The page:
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The Credit Cruncher was conceived to help you to keep up to date with credit crunch and recession developments, it provides some helpful credit crunch advice and it addresses personal debt. The Credit Cruncher also seeks to explain how the credit crunch started and shed some light on the worldwide recession. Recently, we have begun to look at how BREXIT will affect the UK economy. Please feel free to leave comments where relevant.

6 Oct 2009

Where is the recovery?

The recovery is in the financial markets, in the banks and maybe even in the property market, but where it is NOT, is the more telling news.
The recovery HAS NOT and WILL NOT hit unemployment figures, GDP and the general population for a while yet - maybe in 12 months time we can talk about the economy being on the mend for those other than in the privileged banking sector.
There is merit in 'talking up' the economy to help build up confidence, but we mustn't behave like the problem is over, as for many families, the problems are very real or may even be yet to come.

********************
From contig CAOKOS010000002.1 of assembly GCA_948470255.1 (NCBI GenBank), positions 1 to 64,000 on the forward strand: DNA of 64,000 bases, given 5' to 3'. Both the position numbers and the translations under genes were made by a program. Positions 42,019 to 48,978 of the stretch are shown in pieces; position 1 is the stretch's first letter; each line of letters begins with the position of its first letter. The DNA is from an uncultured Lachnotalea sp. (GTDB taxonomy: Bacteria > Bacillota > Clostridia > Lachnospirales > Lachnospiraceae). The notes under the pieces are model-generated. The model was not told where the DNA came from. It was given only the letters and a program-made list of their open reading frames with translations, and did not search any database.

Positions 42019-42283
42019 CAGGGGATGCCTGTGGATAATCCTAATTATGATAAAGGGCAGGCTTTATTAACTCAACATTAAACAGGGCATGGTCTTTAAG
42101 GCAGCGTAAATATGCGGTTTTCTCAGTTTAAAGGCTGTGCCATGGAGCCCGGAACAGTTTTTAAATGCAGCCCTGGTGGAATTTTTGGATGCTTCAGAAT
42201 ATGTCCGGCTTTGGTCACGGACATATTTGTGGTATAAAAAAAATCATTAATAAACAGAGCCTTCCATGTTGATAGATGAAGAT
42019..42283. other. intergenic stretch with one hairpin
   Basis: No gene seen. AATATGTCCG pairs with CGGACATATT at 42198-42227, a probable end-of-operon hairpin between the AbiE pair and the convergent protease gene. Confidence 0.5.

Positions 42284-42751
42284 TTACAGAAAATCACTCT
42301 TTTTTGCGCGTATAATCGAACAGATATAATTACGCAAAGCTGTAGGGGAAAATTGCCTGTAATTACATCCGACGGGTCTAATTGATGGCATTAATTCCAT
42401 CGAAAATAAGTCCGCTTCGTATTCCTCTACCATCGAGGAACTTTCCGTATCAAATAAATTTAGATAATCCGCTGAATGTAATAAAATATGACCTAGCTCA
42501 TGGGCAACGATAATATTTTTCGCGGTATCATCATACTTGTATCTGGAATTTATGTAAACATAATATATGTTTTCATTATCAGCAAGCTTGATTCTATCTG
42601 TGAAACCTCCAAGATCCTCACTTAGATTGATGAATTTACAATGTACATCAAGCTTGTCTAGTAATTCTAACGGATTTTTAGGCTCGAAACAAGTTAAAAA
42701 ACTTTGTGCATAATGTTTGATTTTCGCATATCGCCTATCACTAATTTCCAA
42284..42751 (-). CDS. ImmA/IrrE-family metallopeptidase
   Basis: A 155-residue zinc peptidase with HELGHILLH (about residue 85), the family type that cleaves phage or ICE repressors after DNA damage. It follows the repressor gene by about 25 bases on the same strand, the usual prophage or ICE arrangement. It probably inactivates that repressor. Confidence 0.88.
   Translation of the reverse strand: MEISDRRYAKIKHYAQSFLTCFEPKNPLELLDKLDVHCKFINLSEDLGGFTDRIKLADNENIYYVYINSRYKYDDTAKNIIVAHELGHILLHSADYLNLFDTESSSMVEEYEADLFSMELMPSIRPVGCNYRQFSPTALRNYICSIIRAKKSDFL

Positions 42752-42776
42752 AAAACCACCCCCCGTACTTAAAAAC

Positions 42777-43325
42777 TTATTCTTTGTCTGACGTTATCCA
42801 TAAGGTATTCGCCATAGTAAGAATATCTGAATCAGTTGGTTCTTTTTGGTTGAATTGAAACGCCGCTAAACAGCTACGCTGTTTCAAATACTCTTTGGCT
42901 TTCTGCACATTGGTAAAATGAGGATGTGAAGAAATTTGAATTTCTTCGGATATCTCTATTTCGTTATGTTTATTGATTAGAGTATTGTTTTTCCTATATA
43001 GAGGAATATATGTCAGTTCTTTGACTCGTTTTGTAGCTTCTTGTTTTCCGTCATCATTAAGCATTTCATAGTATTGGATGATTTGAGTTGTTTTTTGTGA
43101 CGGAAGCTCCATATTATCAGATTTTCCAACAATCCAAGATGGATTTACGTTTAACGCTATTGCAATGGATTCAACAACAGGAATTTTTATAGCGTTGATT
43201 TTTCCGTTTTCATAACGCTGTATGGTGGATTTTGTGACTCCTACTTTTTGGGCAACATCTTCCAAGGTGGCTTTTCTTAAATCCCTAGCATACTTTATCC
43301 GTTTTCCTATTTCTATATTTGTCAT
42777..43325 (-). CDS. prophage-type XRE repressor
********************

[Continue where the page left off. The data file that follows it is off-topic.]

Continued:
The UK and the US are bracing themselves for record unemployment figures which can only lead to misery, poverty and financial ruin for many. This crisis is being freely described as the worst since the Great Depression, but the situation we find ourselves in is very different from the 1930's. For a start, the abject poverty of those days was characterised by ill-health, death and homelessness. The lack of material goods suffered included clothing and the basic needs that today we take for granted. Without a complete collapse of the Western economy, we will always be in a position to prevent a repeat of the poverty of the Great Depression simply because even our poverty is wealth compared to the genuinely under-privileged.
We in the West are outrageously wealthy in world-terms and we would do well to remember that when we complain about how badly things are going for us. Similarly, we would do well to remember that when we have a chance to voice our opinion on the way bankers are paid, and the general growth of greed throughout our society. So no, the crisis is not over, but even the poorest of us is still better off than the majority of the world's population. There is a slim chance that the financial crisis has enabled some people to re-evaluate their priorities and put money into perspective - if not brace yourselves for another crash in a few years time.

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